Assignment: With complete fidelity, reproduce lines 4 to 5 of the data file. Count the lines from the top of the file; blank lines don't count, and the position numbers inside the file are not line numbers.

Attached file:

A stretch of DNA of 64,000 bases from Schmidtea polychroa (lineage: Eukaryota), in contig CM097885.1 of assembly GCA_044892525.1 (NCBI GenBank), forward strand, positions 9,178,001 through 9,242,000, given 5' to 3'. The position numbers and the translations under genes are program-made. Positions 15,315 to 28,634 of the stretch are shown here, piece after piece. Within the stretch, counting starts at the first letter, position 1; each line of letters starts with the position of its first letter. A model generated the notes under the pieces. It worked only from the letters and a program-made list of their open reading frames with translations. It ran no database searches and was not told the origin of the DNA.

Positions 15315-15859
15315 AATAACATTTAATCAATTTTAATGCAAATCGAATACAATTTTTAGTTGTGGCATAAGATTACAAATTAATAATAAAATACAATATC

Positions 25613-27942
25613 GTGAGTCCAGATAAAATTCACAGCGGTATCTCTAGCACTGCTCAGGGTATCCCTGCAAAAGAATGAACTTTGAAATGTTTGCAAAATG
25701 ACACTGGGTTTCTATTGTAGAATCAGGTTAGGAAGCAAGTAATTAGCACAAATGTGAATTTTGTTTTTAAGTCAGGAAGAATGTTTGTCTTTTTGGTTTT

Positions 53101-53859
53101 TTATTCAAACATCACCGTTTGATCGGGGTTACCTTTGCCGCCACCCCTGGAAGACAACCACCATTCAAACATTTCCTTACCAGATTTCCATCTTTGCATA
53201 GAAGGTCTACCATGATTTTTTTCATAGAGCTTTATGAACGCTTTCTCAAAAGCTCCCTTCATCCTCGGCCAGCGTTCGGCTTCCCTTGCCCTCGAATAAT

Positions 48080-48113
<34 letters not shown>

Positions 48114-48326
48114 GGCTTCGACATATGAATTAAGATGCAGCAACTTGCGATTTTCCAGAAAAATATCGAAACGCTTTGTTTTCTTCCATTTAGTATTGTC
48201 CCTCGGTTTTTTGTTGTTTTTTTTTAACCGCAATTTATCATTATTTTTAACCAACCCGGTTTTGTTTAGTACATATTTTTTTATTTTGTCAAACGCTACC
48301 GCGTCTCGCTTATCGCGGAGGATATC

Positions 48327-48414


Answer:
Positions 25613-27942
25613 GTGAGTCCAGATAAAATTCACAGCGGTATCTCTAGCACTGCTCAGGGTATCCCTGCAAAAGAATGAACTTTGAAATGTTTGCAAAATG